Presentation on theme: "E&O Issues Relating to Flood Insurance A value-added risk management service of The Big “I” Professional Liability Program & Swiss Re Commercial Insurance."— Presentation transcript:
E&O Issues Relating to Flood Insurance A value-added risk management service of The Big “I” Professional Liability Program & Swiss Re Commercial Insurance
Legal Disclaimer The information provided and statements made in this panel discussion are for informational purposes and is not intended as legal or other professional advice. Please procure the appropriate legal or other professional advice and services to address your individual circumstances. There is no representation, guaranty or warranty made as to the sufficiency or accuracy of the information provided. The opinions and views expressed by outside counsel panel members do not necessarily reflect the opinions and views of Westport Insurance Corporation.
Panelists Mark Male (Host) – Sr. Vice President, Swiss Re Commercial Insurance Mary Jo Vrem – FEMA project manager, Floodsmart Marketing Campaign Robert Butler – Asst. Vice President, Head of Flood Insurance, Selective Insurance Company of America (Big “I” Flood Program’s endorsed Write Your Own carrier) Max J. Cohen – Partner, Lowe, Stein, Hoffman, Allweiss & Hauver, L.L.P. Areas of practice in commercial and casualty litigation, emphasis on professional liability and insurance defense. Robin LaFollette - Vice President of Claims and Liability Management, Swiss Re Commerical Insurance; responsible for managing claims team adjudicating agents E&O claims
Cause & Geographic Concerns In 2006, every state experienced significant flooding All 10 NFIP regions saw declared flood disasters Some causes seasonal, others unpredictable Hurricanes threaten coastal regions, heavy rains and quick snow melts in Northwest and Midwest, and flooding and mudslides from rainy season in the West.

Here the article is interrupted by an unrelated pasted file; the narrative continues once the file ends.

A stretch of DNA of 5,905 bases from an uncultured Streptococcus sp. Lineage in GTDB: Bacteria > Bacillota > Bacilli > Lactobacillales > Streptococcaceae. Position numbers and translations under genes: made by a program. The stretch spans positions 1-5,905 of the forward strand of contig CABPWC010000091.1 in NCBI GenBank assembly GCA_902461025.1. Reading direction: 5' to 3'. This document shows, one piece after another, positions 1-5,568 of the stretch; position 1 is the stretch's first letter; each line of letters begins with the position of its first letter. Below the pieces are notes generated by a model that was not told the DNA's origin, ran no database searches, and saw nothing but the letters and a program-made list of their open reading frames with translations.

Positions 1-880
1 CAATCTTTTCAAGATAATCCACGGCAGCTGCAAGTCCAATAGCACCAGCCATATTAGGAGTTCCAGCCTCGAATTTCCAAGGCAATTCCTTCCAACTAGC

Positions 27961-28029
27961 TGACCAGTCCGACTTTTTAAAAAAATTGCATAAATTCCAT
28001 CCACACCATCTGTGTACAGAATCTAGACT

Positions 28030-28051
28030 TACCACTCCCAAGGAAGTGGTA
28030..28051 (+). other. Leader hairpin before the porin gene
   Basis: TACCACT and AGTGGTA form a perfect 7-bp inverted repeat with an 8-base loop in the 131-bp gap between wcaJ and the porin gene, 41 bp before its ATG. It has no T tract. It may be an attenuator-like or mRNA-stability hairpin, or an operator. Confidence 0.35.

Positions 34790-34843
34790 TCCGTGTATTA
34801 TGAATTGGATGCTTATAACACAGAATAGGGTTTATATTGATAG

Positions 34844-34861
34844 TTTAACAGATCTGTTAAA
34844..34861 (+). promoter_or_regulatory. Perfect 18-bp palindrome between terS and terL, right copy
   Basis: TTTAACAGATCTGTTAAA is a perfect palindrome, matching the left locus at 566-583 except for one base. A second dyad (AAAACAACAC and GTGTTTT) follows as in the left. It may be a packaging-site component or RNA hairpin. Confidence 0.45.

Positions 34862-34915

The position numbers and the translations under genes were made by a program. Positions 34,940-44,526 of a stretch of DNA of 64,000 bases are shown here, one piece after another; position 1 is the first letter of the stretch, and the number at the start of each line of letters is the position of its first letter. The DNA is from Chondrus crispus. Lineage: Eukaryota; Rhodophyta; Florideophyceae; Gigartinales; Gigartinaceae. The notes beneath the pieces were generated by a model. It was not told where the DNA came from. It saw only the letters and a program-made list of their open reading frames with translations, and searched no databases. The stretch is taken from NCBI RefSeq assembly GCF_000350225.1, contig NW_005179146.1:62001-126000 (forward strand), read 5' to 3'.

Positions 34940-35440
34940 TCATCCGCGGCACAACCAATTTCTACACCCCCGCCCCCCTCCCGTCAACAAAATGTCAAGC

States with Needs The bottom five states in overall household enetration: Washington DC (0.58%), Minnesota (0.71%), Utah (1.15%), Michigan (1.49%), Colorado (1.62%). All of which are well below the national average of 8.41%. Those states that have the highest rates of uninsured properties in high risk areas include: Washington DC (7.65%), Wyoming (10.39%), Alaska (10.63%), Minnesota (14.46%), and Kansas (14.47%). Again, all well below the SFHA penetration average of 45.62%.
Last year, more than one-third of flood insurance claims came from low- to moderate-risk areas. Those states that have the highest rates of uninsured properties in the low to moderate risk areas include: Minnesota (0.30%), Michigan (0.37%), Wisconsin (0.49%), Washington DC (0.54%) and Ohio (0.57%). All are well below the 3.79% NSFHA average penetration. States with Needs (cont’d)
Unique Flood Aspects Agents should communicate to their policyholders that federal flood insurance rules, coverage, exclusions and policy language are set by federal law and don’t vary from insurance company to insurance company. The coverage provided is designed to provide a mechanism to respond to flooding in a way that addresses recovery for both individuals and the public at large.
Unique Flood Issues Coverage is only available in participating communities A standard 30 day waiting period applies unless the insurance is required by a mortgage lender as a condition of the lender making, increasing, extending or renewing a loan. The receipt date of the signed application and premium payment at the Write Your Own Company or the National Flood Insurance Program are key factors in determining the start of the waiting period. Separate building and contents limits and deductibles apply
Unique Flood Issues (cont’d) Coverage is not available in Coastal Barrier Resource Act areas and Otherwise Protected Areas as identified on flood insurance rate maps. The discounted and newly enhanced Preferred Risk Policy is available for clients in B, C and X flood zones. Existing standard flood policyholders may also be eligible for the new Preferred Risk Policy due to a broadening of classes that was adopted in May of 2005.
Unique Policy Higlights Direct physical loss by or from flood Maximum coverage limits and excess coverage No duplicate coverage (condo’s) Only one building per policy-no blanket coverage Actual Cash Value vs. Replacement Cost Value No ALE, business interruption, loss of use, revenue or profits No ordinance and law coverage except for Increased Cost of Compliance Limited coverage in basements and below the lowest elevated floor of a post FIRM elevated building. No coverage for buildings where more than 49% of the building’s Actual Cash Value is located below the ground. Limitations on buildings in the course of construction. No coverage for decks, walks, driveways, poured or paved surfaces, docks or retaining walls.
Unique Policy Highlights (cont’d) Contents items: $2500 sub-limit for art, jewelry, furs and business equipment No coverage for personal property in the open/not in a fully enclosed building No coverage for bailee’s goods No coverage for property in a basement and below the lowest elevated floor of a post FIRM elevated building except as described in the policy. Antiques, covered for functional value only.